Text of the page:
Annie Proulx's masterful language and fierce love of Wyoming are evident in this collection of stories about loneliness, quick violence, and wrong kinds of love. In "The Mud Below", a rodeo rider's obsession marks the deepening fissures between his family life and self-imposed isolation. In "The Half-Skinned Steer", an elderly fool drives west to the ranch he grew up on for his brother's funeral, and dies a mile from home. In "Brokeback Mountain", the difficult affair between two cowboys survives everything but the world's violent intolerance.
These are stories of desperation, hard times, and unlikely elation, set in a landscape both brutal and magnificent. Enlivened by folk tales, flights of fancy, and details of ranch and rural work, they juxtapose Wyoming's traditional character and attitudes, confrontation of tough problems, prejudice, persistence in the face of difficulty, with the more benign values of the new west.
This collection includes:
©1999 Annie Proulx; (P)2004 Simon & Schuster Inc. All rights reserved.
"The author is a true original in every sense of the word, and her evocation of the West is as singular and surprising as that of Cormac McCarthy or Ivan Doig. Close Range is Proulx at her best." (Amazon.com)
House of Books
Like the previous reviewer, I don???t usually enjoy short stories. I don???t know why. In fact, this is the first book of short stories I have downloaded in my many years of being an Audible member. However, unlike the previous reviewer, I highly recommend Proulx???s text. Do realize that Proulx doesn???t provide fairy tale endings. Rather, she captures the ironic nature of living in a world that is ugly and beautiful, cruel and loving, desolate and plentiful. She describes the rich and sometimes impoverished sense of Wyoming and any other open range that seldom embraces an easy life, particularly in human terms. Proulx???s Wyoming and other spaces like Wyoming don???t always tolerate humans. Nevertheless, the humans Proulx describes (and others I???ve known) feel compelled to inhabit (conquer?) these open spaces. She reminds us of human frailty in the midst of large spaces that can???t be conquered. I liked these stories, even if they made me feel small. I liked the surprises even if they weren???t pleasant. I liked the humanity even when it seemed to get lost in acres of snow or mud. And I liked how humanity is frequently defeated even as it is elevated.
I love books, but I particularly love audio books. What a luxury to have someone like Campbell Scott read you to sleep.
Don't even get me started on the amazing Annie Proulx and her powerful stories including those in Close Range. One short story is more amazing than the one before. But in this case, it's not just the writin', it's also the readin'.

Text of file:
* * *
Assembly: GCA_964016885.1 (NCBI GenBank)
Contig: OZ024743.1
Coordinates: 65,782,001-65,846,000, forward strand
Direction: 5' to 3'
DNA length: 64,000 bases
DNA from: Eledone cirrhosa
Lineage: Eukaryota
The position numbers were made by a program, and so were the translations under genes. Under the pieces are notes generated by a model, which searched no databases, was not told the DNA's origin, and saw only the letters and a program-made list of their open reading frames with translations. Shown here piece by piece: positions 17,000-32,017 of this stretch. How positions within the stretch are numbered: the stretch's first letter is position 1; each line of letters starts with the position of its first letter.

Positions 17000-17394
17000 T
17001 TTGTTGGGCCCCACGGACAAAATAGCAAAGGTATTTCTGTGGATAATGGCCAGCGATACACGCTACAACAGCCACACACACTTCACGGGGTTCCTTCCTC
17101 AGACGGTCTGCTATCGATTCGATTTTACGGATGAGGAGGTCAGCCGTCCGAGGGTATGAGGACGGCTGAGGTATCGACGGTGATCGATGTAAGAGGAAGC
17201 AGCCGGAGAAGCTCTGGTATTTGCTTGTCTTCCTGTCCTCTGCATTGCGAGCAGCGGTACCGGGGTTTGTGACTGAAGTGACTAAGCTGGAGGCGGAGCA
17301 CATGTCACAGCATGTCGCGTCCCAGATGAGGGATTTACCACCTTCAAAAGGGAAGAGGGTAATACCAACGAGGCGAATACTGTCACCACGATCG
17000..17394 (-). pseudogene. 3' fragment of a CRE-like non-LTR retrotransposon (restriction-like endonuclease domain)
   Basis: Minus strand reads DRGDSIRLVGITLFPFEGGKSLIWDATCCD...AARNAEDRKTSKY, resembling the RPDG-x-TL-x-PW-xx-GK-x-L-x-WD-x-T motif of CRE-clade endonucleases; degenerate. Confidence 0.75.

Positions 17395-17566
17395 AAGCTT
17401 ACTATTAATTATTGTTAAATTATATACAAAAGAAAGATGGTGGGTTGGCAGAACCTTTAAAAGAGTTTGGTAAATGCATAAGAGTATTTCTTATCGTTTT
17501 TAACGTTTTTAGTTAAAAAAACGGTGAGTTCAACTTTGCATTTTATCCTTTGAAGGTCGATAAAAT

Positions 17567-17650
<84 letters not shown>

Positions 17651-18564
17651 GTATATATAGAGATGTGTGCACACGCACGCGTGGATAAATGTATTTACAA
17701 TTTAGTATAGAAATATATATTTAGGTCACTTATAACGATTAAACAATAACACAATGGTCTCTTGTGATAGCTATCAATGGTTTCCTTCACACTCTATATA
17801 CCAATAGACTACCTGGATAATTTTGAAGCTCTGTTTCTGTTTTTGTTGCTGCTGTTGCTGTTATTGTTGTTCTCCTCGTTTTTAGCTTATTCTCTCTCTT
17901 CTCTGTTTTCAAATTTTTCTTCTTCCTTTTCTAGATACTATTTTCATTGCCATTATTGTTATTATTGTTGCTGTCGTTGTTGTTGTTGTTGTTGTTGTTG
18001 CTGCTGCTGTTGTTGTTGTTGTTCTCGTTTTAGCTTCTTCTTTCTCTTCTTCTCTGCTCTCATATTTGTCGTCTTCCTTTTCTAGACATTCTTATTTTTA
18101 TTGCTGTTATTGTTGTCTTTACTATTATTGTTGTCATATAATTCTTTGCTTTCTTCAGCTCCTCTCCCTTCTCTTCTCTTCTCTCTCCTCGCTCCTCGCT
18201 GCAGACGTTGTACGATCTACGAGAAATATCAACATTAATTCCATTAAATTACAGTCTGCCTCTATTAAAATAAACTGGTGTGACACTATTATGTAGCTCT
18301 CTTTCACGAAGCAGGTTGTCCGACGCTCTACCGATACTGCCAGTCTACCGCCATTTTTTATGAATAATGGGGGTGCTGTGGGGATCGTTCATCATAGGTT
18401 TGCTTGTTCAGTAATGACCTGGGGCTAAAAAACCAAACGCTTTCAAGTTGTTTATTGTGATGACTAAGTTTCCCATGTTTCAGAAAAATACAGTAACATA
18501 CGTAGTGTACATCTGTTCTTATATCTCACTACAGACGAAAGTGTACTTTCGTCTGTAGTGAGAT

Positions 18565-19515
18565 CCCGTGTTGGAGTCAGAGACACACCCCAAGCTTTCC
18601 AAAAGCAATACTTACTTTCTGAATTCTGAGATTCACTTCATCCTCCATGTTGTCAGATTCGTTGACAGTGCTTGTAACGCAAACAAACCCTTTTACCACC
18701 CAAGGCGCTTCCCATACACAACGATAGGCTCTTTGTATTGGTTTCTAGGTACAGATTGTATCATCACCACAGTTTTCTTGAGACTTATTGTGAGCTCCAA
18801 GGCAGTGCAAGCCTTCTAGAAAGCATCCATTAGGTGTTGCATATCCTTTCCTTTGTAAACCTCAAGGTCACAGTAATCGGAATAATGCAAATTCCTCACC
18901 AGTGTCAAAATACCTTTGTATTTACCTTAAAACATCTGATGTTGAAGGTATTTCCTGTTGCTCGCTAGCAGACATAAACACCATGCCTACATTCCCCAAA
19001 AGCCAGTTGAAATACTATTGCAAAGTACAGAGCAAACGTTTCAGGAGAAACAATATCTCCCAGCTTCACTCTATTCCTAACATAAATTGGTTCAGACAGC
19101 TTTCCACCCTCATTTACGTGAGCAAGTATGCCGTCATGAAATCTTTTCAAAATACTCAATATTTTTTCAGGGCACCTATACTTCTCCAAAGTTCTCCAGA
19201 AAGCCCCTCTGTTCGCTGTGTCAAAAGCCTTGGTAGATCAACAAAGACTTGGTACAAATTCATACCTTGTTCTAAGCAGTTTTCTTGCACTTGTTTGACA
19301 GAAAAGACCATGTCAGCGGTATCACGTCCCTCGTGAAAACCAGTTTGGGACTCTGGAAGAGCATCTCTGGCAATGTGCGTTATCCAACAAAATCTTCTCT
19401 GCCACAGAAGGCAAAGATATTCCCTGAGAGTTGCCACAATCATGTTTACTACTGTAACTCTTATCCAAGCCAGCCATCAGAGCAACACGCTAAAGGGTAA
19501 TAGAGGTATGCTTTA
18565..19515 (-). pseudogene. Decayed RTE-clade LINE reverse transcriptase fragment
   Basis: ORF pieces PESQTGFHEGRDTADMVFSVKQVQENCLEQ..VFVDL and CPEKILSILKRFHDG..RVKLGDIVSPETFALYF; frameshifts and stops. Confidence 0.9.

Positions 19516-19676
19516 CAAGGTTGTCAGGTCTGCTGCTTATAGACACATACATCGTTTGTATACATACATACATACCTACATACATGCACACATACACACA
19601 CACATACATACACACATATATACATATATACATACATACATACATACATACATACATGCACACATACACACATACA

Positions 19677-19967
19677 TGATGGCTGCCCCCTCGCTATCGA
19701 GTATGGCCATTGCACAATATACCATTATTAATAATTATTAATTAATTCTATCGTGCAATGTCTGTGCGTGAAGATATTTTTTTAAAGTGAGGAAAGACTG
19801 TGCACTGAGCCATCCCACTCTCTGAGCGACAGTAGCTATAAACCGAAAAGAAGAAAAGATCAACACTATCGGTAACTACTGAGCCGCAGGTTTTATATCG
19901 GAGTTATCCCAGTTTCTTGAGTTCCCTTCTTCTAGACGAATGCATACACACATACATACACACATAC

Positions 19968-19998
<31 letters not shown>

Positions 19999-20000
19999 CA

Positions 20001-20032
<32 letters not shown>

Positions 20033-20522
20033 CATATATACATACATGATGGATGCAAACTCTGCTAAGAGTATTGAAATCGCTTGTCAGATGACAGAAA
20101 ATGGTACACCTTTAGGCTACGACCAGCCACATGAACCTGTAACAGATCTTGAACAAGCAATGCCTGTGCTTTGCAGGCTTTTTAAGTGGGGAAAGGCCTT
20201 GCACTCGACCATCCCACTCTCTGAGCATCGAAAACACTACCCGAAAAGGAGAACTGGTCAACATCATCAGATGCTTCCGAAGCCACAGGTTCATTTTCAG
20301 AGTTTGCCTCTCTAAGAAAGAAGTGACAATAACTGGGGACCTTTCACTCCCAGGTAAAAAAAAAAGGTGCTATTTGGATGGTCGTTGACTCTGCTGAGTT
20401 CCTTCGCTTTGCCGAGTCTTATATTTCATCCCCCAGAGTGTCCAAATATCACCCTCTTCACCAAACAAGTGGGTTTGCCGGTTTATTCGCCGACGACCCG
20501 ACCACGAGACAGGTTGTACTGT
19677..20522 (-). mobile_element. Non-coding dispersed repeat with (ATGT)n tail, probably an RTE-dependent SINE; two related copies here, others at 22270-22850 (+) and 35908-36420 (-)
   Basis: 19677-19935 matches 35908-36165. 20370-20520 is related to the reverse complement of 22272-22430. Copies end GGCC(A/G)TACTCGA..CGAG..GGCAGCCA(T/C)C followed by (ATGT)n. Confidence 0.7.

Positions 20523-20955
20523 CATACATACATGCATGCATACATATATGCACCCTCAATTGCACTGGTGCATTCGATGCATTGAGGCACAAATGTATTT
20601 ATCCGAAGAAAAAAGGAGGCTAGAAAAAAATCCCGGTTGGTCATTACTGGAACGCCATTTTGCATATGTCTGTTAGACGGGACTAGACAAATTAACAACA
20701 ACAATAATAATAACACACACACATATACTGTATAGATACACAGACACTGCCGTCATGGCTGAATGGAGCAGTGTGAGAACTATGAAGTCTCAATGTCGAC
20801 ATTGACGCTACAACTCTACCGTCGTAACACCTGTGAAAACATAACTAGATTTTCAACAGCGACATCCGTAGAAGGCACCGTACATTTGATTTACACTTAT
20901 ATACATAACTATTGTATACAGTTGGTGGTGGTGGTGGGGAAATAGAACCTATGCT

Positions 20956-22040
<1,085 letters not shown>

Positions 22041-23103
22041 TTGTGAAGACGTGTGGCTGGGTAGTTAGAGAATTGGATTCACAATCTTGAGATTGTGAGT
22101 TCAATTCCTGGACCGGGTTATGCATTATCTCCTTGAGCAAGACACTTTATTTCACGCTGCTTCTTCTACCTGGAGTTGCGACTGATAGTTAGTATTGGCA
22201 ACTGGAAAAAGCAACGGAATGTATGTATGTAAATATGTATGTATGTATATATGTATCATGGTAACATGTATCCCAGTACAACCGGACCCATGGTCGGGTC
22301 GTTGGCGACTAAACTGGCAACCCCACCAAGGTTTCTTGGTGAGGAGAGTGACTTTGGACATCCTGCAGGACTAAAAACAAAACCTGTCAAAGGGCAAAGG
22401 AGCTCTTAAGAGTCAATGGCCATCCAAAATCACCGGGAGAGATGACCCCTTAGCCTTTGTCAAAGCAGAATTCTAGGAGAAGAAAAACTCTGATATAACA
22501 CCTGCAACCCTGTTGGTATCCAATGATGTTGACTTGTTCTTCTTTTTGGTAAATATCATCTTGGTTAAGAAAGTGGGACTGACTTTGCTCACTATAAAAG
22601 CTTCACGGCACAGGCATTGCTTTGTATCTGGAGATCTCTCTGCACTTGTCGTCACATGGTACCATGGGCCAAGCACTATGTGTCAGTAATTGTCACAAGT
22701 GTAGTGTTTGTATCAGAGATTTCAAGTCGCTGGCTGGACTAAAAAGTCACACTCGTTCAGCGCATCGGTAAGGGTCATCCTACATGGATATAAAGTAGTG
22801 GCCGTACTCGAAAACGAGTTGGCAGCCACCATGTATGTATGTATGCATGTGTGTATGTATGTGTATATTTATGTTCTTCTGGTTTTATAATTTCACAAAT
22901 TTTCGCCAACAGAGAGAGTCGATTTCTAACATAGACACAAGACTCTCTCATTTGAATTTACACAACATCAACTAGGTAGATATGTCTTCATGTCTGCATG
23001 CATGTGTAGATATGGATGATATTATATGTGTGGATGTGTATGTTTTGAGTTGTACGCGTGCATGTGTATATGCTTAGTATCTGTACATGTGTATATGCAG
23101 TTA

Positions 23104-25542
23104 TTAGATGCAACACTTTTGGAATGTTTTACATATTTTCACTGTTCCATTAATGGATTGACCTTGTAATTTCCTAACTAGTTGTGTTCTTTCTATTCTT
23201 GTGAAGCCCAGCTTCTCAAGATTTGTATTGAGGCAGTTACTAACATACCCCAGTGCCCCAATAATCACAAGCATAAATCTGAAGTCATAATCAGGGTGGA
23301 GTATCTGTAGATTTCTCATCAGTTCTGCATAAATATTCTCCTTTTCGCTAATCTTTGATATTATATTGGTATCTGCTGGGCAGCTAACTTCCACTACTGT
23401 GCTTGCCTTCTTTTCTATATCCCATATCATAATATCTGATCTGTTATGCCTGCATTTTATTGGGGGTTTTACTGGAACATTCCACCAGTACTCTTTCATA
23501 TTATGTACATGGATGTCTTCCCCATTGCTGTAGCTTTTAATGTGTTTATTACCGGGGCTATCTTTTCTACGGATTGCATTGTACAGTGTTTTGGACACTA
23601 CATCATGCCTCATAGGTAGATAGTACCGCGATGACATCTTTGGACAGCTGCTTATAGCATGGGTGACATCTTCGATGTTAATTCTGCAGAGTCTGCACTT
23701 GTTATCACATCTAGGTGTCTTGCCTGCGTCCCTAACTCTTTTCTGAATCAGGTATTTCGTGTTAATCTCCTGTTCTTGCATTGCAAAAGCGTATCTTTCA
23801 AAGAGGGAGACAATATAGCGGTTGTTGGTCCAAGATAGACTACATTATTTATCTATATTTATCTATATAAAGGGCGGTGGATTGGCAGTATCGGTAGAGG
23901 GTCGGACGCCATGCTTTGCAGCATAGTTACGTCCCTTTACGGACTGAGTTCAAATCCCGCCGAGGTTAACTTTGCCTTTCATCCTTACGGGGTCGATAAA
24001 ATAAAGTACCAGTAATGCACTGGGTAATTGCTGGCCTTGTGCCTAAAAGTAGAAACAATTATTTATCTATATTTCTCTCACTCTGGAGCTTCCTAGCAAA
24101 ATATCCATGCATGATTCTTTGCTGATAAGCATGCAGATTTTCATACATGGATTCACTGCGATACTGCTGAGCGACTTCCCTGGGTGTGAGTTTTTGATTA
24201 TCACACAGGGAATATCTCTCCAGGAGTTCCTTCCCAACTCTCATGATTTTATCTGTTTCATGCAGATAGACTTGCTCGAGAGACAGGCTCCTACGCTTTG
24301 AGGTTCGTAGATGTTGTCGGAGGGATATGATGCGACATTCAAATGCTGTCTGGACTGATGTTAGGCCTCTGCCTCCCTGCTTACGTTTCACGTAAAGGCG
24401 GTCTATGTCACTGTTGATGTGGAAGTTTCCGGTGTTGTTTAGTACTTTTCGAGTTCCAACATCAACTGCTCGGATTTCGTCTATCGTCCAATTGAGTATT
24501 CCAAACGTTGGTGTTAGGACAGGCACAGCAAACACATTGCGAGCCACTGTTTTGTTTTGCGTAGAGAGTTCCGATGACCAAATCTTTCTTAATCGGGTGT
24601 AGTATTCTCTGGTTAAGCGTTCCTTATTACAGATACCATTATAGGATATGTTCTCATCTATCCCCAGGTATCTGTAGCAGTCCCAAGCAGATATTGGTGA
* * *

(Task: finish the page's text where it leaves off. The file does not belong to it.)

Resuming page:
I think when it comes to books most people probably say the same thing about audio books that they say when a book comes out as a movie: "The book was better." Not in this case. The narrators are splendid, they have the most wonderful voices. My vote would be that Francis Fisher, Bruce Greenwood and Campbell Scott just read all audio books ever produced. There are no better narrators.
This is a great book of stories, playful, sad, and lush. I've read it before, and now getting to listen to it adds multi-dimentional enjoyment to my memories of the text.
But please, Audible, expand the capacity of your bookmarking. I've make bookmarks for class purposes, but sometimes they all suddenly disappear. All that work for nothing!
English major. Love to read
I will say this upfront: I just returned from a trip to Wyoming, so my heart and mind were ready to hear these stories. You might even say I longed to hear descriptions of the scenery and the hard scrabble characters who populate it. Nonetheless, this group of stories is so full,so beautifully varied and so exquisite ly written that it would probably have been a treat if I had just returned from New Jersey.
I loved Shipping News because of Proulx's descriptions but also her love for her characters whom I might not give a second glance to if I met them in real life- which is my point. The way she immerses you with her language into the lives of these people is to remind you that it is important to take time with everybody who crosses your path. The story Brokeback Mountain is a case in point. As I am walking for my exercise weeping for these two men whose lives connected and disconnected through no fault of their own, I was so thankful to have rediscovered Proulx's artistry.Finally,the three narrators have the Wyoming voice to a tee. Don't skip this one.
I am not a fan of short stories, but I bought this book anyway after hearing an excerpt of it on Earshot. What a disappointment! It was the worst book I've ever purchased from Audible. The narrators were good, but the stories left me cold. A couple sounded promising in the beginning, but fell flat at the end.
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